Chances of being Killed in a Jihad Attack

The Cato Institute has presented helpful data estimating the annual chance of being killed by jihadists in Belgium, France, Germany, Sweden and the United Kingdom, as compared to in the United States. Though I think these analysts are a bit blasé about Islamic terrorism being a “manageable threat”, I agree that it’s important to keep perspective. Even in the highest-risk country (the UK), according to this analysis, your annual chances of being killed by a jihadist are woefully slim.

Over a year ago I explained the opposite problem, how the media downplays the jihad threat by misusing statistics and making pseudo-comparisons to other forms of terrorism to create a false impression that there is some ideological movement and threat equivalent to that of Islamic jihad. In fact there is no global “right-wing extremist,” “white male Christian”, or such equivalent threat in the same numbers or backed by a mainstream ideology. The reason why there are so many jihad terrorists is because their activities are required by Islamic law which derives in turn from very plausible readings of the Qur’an, Sira, and Hadith. And yet for all the routinely active jihadists, we should take some consolation from the following statistics from Cato, and not fall into fear-mongering.

 

Table 1: Fatalities and Annual Chance of Dying in a Terrorist Attack, 1975–June 20th, 2017

Fatalities

Annual Chance of Dying

United Kingdom

2,632

1 in 964,531

Belgium

64

1 in 6,936,545

France

506

1 in 4,984,301

Sweden

20

1 in 19,001,835

Germany

148

1 in 23,234,378

United States

3568

1 in 3,241,363

 

Table 2: Annual Chance of Dying in a Terrorist Attack by Period

Annual Chance of Dying in a Terrorist Attack

1975–2000

2001–2017

United States

1 in 19,767,153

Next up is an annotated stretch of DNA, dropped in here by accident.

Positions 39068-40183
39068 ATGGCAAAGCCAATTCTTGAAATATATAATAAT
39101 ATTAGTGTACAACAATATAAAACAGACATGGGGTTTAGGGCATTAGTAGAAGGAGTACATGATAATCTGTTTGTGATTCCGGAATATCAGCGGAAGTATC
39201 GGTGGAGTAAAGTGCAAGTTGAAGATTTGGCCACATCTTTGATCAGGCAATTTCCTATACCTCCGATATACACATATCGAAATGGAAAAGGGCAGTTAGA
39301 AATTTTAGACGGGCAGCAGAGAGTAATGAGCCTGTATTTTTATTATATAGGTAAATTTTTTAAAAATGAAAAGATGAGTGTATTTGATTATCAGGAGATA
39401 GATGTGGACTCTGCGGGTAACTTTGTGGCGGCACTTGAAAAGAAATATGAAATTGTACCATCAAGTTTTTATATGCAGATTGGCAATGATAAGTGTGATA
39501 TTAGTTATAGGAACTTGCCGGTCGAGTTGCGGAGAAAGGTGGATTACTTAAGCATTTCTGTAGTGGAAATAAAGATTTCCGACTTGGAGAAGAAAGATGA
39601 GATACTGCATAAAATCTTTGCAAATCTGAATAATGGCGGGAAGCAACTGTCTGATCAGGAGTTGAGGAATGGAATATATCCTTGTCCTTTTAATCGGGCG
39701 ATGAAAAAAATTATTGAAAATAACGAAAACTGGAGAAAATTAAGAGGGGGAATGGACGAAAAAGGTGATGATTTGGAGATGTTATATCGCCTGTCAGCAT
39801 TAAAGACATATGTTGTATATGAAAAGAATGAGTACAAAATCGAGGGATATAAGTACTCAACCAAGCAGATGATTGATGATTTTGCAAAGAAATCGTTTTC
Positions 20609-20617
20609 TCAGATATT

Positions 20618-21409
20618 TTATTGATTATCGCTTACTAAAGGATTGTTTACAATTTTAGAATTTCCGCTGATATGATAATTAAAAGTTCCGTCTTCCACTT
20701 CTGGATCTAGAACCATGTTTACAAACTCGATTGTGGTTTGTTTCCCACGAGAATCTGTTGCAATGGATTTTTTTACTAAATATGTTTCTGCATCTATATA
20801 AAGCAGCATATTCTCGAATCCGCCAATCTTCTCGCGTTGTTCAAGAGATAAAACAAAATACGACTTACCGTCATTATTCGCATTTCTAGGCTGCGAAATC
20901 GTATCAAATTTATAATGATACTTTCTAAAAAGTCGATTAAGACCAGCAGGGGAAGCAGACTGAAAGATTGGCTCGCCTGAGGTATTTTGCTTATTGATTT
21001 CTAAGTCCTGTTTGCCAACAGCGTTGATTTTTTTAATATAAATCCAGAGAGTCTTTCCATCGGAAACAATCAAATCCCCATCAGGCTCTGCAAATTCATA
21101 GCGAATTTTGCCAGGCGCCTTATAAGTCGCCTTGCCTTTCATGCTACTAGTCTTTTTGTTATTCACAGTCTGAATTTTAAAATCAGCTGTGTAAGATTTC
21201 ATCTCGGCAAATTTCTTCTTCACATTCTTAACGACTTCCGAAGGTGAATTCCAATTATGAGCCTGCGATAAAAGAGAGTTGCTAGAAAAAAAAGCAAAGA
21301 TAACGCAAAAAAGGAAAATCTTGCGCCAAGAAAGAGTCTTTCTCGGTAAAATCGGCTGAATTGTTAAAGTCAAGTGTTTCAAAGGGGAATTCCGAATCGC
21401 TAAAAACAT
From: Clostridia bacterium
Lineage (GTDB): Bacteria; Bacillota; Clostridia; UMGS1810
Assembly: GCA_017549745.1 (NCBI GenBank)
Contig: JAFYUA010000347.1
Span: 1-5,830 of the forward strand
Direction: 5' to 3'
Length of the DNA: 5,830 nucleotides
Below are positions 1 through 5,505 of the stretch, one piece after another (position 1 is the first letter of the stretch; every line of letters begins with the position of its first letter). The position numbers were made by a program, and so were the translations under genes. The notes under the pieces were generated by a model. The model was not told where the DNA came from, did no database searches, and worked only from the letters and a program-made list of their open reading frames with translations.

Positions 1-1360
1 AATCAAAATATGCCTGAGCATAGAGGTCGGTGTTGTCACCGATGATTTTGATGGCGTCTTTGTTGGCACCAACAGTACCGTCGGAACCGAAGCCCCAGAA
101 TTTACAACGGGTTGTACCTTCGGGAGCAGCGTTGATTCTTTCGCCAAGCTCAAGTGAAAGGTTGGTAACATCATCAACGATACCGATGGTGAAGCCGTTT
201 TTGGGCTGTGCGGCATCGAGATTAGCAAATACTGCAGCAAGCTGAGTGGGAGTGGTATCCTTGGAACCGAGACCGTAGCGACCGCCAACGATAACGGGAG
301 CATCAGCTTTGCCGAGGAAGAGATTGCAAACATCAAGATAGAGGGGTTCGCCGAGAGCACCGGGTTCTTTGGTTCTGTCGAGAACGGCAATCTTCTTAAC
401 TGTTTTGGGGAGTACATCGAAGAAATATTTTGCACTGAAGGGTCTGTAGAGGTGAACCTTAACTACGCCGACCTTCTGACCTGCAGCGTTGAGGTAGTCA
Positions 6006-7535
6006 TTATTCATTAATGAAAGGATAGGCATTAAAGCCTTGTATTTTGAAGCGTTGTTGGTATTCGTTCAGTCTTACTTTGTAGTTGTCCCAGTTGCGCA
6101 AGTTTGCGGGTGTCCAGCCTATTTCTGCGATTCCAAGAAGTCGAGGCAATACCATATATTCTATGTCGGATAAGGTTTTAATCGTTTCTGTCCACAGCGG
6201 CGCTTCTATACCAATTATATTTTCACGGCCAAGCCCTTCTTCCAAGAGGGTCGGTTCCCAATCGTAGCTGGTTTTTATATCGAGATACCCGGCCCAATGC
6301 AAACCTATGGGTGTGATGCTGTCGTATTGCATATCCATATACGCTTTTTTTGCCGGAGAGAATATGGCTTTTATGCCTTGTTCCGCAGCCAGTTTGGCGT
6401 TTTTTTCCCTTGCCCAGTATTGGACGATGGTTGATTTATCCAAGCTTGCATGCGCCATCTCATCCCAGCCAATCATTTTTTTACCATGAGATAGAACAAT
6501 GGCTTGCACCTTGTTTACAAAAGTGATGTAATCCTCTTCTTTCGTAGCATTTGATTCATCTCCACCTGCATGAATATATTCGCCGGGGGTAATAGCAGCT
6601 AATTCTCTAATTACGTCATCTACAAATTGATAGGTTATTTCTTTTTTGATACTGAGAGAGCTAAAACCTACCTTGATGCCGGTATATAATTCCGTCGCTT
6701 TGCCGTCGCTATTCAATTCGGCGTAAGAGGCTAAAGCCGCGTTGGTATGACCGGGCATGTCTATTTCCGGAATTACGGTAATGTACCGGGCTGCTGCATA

1 in 1,602,021

France

1 in 6,059,061

1 in 4,006,878

Belgium

1 in 9,611,873

1 in 4,373,511

United Kingdom

1 in 590,389

1 in 8,796,562

Sweden

1 in 22,145,655

1 in 15,858,016

United States (exc. 9/11)

1 in 19,767,153

1 in 19,772,468

Germany

1 in 17,338,091

1 in 47,429,484

The Handmaid’s Tale: An “Islamic” Republic of Gilead?

The New York Times has an interesting write-up on The Handmaid’s Tale. This TV series is adapted from Margaret Atwood’s novel from the ’80s, about a dystopian America in which Christian fundies have taken over and turned the land into a repressive living hell. The funny thing is, this new America — called the Republic of Gilead — evokes Islamic customs more than Christian ones, even by the lights of hardcore fundamentalism. Atwood’s rule for herself when writing the novel was that everything for Gilead had to be based on a real-world antecedent. She draws on many influences, and I’ll go through some of the examples mentioned in the article, then cover additional ones which surprisingly the article ignores.

Color-Coordinated Clothing

In the Republic of Gilead men wear black, women wear colors, and the colors reflect the women’s caste: red for handmaids (fertile women who bear children for the elite), green for Marthas (the house servants of the elite), blue for wives (the spouses of elite Commanders), and brown for aunts (the high-ranking women responsible for indoctrinating the handmaids, overseeing births, and presiding over “mob justice” executions). As Atwood is quoted in the article, organizing people according to what they’re wearing dates back to the Code of Hammurabi. Often we think of the Third Reich’s yellow stars for Jews and pink triangles for gays. But aside from the color, the head-to-toe garb calls to mind the Islamic chador (which Atwood wore on a trip to Afghanistan in 1978), which is probably why the handmaid dress code struck me as Islamic more than anything else.

Some might compare the garb to the habit of a Catholic nun, but that’s a weaker analogy. Like priests, nuns take on a religious vocation and assume their dress code voluntarily. In Gilead, the handmaids are a class of women through no choice of their own, imposed on them by their fertility. They are like everyday Muslim women who are forced to wear the veil, chador, hijab, etc.